Monday, September 7, 2009

Family Meeting

At dinner with friends who don’t have children, my partner and I were talking about the family meeting we’d held earlier that day. The meeting had been fairly productive, and had not disintegrated too quickly into name calling and stomping out of the room. We were pleased, overall.

Our friends thought this was quite amusing. A family meeting?

“You’re joking, right?” asked one of our companions.

“Oh yes, it’s funny alright,” my spouse said, “The only family meeting we ever had growing up were the ones where the back of my dad’s hand met our face.”

My own parents never hit me without making a formal announcement of my impending spanking.  It was never heat of the moment. But I recall so many painful "family meetings" from my childhood.

One sprang to mind: All of us gathered around the Buick parked in my grandparents' Florida driveway.  It was early morning, a couple of days after Christmas.  Dad threw a protracted cuss-word-filled tantrum over how the suitcases wouldn’t fit in the trunk because we'd packed too much stuff and we were greedy ungrateful children with too many goddam presents.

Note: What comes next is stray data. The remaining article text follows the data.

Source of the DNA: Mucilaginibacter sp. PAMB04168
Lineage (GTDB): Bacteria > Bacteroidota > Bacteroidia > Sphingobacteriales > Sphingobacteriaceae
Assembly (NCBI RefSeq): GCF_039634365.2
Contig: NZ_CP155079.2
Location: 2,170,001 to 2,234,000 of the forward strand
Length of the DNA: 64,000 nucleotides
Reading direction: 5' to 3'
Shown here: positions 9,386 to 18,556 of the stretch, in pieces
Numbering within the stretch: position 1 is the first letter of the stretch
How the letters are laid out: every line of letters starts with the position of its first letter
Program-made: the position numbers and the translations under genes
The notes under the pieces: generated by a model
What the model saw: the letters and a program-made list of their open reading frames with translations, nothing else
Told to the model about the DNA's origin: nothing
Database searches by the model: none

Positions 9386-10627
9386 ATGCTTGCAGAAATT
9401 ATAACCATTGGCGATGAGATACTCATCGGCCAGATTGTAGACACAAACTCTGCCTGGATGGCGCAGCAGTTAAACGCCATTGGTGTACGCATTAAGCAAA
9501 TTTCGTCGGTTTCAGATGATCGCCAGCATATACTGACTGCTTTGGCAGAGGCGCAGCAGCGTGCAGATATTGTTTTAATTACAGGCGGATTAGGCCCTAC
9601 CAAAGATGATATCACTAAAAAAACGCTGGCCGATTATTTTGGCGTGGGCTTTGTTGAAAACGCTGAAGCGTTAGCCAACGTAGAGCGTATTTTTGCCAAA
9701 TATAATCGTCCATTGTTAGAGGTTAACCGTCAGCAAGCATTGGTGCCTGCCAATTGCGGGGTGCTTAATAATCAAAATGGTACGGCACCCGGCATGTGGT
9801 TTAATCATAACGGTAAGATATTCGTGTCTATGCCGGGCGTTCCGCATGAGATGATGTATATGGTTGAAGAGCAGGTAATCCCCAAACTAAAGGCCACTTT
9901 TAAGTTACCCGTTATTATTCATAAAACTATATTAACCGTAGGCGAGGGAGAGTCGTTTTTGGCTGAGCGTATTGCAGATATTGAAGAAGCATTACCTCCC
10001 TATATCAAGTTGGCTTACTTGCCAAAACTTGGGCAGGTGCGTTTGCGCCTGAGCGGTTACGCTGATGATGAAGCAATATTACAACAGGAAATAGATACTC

Is it more evolved to sit down with one’s children and offer everyone a chance to have their say? Or is it better to lay down the law, back it up with some shouting, be prepared to pull off your belt?

I was walking home from the grocery store today and as I rounded the corner I heard a child crying full out.

“You hurt my feelings!” she wailed, as her mother leaned over to see what was the matter, “You hurt my feelings bad!”

“I’m sorry,” the mother began, kneeling, “Tell me, honey.  What did I say that hurt your feelings?”

I continued walking, happy that this child's mom was trying a gentler way. So often, when I witness a kid pitching a fit, I cringe as I watch the parent jerk her arm, or pluck her up and drag her outside, or slap her right there in the doorway to Best Buy:

“Quit your crying right now. Quit it. Or I’ll…”

photo courtesy of Flickr, author Crimfants

Friday, September 4, 2009

There but for the Grace…

We decide that, thirteen and entering 7th grade, he’s plenty old enough to ride the bus by himself.

So, we arm him with a cell phone and instruct him to call upon reaching the bus stop three blocks from school and upon exiting the bus three blocks from his tutoring appointment.

I force myself not to ask for him to check in upon leaving school, upon embarking on the bus, upon disembarking from the bus, upon reaching the math tutor’s, upon leaving the math tutor’s to walk the five blocks home. Don’t want to worry the kid unnecessarily.

I come home. So does the dad. The big brother drags in from high school. It’s Friday afternoon and we’re – uncharacteristically – sitting in the living room chit chatting. We’re speculating about how the younger son is doing with his bus trip.

I’m checking the Chronicle’s website for a movie listing. And there’s the blazing headline:

A boy's horror on his
first solo Muni ride